Featured Events | Apr 01, 2019 | Gabelli School of Business
Career advice from Ellen Alemany, CEO and chairwoman of CIT Group
Reading a résumé with roles including head of The Royal Bank of Scotland (RBS) Americas, CEO for Global Transaction Services at Citigroup, and board member of Fidelity National Information Services, Inc., The Center for Discovery, Operation HOPE, and the Partnership for New York City, one might come to the conclusion that the person behind this résumé knows a thing or two about building a career.
That person is Ellen Alemany, MBA ’80, and she is currently CEO and chairwoman of both CIT Group and CIT Bank. At a fireside chat on March 26 at the Gabelli School, she spoke of implementing a three-year strategic plan at CIT, finding your competitive strength as a mid-size company, and how keeping the community engaged will help your brand. She also shared career advice based on her own experience.
Below are five tips from Alemany that can apply to anyone looking to begin or advance in any industry.
“You can’t expect someone to say ‘this is what you should do or not do.’ You really have to search for it yourself.”
By this, Alemany doesn’t mean that you should ignore other people’s advice; in fact, it’s the opposite. She suggests talking to as many people as possible and networking whenever you can so that you can find out what you want to do. “Be inquisitive,” she encourages.
“Look for every learning opportunity.”
Alemany says she was fortunate because Chase paid for her MBA, but she still needed to take the initiative to pursue it. Beyond that, she also took credit training and “tried to take advantage of every program possible.” Whatever the learning opportunities are in your desired industry, they are worth the effort.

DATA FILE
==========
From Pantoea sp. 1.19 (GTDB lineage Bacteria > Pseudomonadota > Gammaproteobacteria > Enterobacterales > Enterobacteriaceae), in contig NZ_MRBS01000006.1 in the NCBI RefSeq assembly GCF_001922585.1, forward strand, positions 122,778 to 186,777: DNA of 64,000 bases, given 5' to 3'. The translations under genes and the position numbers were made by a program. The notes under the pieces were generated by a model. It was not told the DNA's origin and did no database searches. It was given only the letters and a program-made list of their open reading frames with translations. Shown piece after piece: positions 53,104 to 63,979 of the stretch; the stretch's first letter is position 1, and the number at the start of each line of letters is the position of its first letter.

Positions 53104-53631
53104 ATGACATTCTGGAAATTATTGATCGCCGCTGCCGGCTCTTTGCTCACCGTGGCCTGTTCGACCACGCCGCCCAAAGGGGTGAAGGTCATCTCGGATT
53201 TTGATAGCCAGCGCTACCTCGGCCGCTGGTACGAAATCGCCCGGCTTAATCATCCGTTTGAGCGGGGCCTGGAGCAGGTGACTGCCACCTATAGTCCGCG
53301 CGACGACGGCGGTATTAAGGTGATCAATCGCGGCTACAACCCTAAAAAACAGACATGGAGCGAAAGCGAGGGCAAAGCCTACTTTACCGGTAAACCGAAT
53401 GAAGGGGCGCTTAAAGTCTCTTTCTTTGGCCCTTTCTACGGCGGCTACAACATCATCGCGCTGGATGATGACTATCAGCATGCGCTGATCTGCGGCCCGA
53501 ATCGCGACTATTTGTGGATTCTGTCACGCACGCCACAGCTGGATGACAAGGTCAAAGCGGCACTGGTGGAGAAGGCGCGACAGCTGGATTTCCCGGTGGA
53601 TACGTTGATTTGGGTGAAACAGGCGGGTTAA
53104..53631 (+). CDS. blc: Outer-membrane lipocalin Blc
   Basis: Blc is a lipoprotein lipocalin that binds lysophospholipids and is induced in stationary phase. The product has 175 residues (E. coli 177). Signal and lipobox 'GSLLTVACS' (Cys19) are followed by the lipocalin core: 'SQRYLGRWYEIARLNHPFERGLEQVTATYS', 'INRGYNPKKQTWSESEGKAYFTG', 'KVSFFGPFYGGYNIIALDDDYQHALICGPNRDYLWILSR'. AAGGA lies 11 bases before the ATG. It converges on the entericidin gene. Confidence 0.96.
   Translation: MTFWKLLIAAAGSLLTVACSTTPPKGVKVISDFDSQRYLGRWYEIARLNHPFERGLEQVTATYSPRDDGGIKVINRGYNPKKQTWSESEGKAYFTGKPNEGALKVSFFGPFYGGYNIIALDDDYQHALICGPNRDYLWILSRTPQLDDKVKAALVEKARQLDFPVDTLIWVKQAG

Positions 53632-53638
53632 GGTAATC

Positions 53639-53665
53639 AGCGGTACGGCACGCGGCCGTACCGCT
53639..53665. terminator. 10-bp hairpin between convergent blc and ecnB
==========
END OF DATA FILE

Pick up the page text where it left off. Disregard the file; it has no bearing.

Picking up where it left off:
“Ask for feedback.”
It can sometimes be hard, Alemany acknowledges, to hear negative feedback about yourself, but she has found “if you can listen to it, and try to pick a couple of things you’re going to work on, it will help advance you.”
“Sometimes, it’s not about moving up—it’s also about moving sideways. ”
Alemany believes different work experiences can be important for building a broad background. Instead of trying to immediately climb the ladder, she worked in such varied areas as bank operations, credit training, the front office, and leveraged finance before moving into lateral management positions that helped her in her current role as CEO. “By working in all of these jobs,” she says, “it prepares you for the tough roles.”
“It’s about resiliency.”
No role is going to be perfect all of the time, and there may be “a lot of times you want to just throw in the towel,” says Alemany. Whether it’s a difficult manager, or an unsuccessful project, there will always be challenges. But she stresses that “sometimes it’s worth it to stay in one place for a while and learn a lot.”